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Manufacturing Indaba 2018

What has the Bell Pottinger saga taught us?

A lot of South Africans would have clapped their hands with joy after hearing that Bell Pottinger had been found guilty by their UK representative body of breaching the PR code of ethics. But, as the biblical saying goes, let him who is without sin cast the first stone.
I believe that there is a massive competitive edge in close examinations of the relationship between money and morality.

Bell Pottinger got nabbed because they were messing with an entire country and not just an industry or a bunch of gullible consumers.

They chose money over morality but they are not alone. Not anywhere in the world nor in South Africa, because there are countless case histories of PR companies and ad agencies choosing to spin untruths on behalf of their clients.

Let’s face it, most ad and PR agencies choose not to argue with clients for fear of losing business.

Now, I am not suggesting for a minute that every PR and ad agency in the country should immediately take a vow of commercial chastity, but I am suggesting they should be very careful where to draw the line. And that line depends on who is going to get hurt.

The Bell Pottinger saga has also, quite frankly, confirmed for us that politics is dirty and that this is where the epicentre of money triumphing over morality is to be found.

Coming a close second in the bullshit baffles brains stakes is the business sector. There are not many companies in the world that can truly put their hands on their hearts and claim to standing on a moral high ground.

The very nature of business involves often cut-throat competition and where there is cut-throat competition there will always be conniving, scheming and sailing very close to the wind.

Interestingly, the situation has become so bad in both politics and business that some companies, at least, have started examining their corporate consciousness not necessarily out of guilt but because they believe there might well be a lot to be gained from a marketing point of view.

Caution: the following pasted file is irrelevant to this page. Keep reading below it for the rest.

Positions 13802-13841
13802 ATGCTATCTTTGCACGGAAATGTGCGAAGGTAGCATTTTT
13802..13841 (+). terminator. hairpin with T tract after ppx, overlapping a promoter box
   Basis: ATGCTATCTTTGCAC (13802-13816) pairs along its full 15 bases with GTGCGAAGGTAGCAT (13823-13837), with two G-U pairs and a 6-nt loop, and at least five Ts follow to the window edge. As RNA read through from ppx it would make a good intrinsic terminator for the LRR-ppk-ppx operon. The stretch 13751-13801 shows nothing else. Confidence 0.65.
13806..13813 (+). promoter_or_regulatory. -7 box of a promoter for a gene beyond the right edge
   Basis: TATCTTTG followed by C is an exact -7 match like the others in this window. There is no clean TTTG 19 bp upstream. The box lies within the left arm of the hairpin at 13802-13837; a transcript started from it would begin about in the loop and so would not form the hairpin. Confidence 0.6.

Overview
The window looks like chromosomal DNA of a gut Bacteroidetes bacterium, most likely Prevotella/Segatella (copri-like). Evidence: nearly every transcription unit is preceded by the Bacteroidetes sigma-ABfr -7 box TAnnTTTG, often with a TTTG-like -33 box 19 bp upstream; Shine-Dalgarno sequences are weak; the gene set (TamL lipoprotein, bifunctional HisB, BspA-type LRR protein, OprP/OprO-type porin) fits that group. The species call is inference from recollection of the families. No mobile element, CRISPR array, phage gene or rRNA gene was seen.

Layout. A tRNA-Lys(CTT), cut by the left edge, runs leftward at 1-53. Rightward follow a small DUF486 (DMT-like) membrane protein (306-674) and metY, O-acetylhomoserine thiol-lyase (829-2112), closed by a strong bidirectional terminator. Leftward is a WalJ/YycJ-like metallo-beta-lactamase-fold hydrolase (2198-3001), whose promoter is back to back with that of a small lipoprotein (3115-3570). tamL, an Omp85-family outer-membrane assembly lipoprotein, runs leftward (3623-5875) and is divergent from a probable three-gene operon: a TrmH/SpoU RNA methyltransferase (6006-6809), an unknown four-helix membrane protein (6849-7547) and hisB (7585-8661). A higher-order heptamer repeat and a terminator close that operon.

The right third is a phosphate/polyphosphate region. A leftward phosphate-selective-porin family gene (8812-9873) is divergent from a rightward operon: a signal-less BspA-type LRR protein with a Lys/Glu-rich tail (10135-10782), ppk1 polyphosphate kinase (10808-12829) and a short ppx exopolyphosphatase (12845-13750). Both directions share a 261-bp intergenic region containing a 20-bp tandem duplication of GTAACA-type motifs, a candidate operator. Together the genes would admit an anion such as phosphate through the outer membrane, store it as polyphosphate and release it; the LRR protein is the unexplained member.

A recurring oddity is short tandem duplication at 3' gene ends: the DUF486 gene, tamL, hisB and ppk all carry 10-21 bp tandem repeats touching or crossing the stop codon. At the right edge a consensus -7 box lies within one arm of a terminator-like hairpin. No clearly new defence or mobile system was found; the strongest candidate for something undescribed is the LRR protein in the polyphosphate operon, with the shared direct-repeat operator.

This is nothing new because it ties in with a little-used PR strategy that was discovered a decade ago and that is the power of apology.

I have found increasingly, that when I conduct marketing audits for my clients some of them ask me to have a really close look at opportunities that may present themselves by ensuring that money does not blindly dominate morality.

I believe that there is a massive competitive edge in close examinations of the relationship between money and morality.

About Chris Moerdyk

Apart from being a corporate marketing analyst, advisor and media commentator, Chris Moerdyk is a former chairman of Bizcommunity. He was head of strategic planning and public affairs for BMW South Africa and spent 16 years in the creative and client service departments of ad agencies, ending up as resident director of Lindsay Smithers-FCB in KwaZulu-Natal. Email Chris on and follow him on Twitter at @chrismoerdyk.

Chris Moerdyk's press office

Chris Moerdyk
Chris Moerdyk, the former head of strategic planning at BMW SA , is an independent analyst and marketing advisor, consulting to several blue chip local companies and multinationals since 1997.
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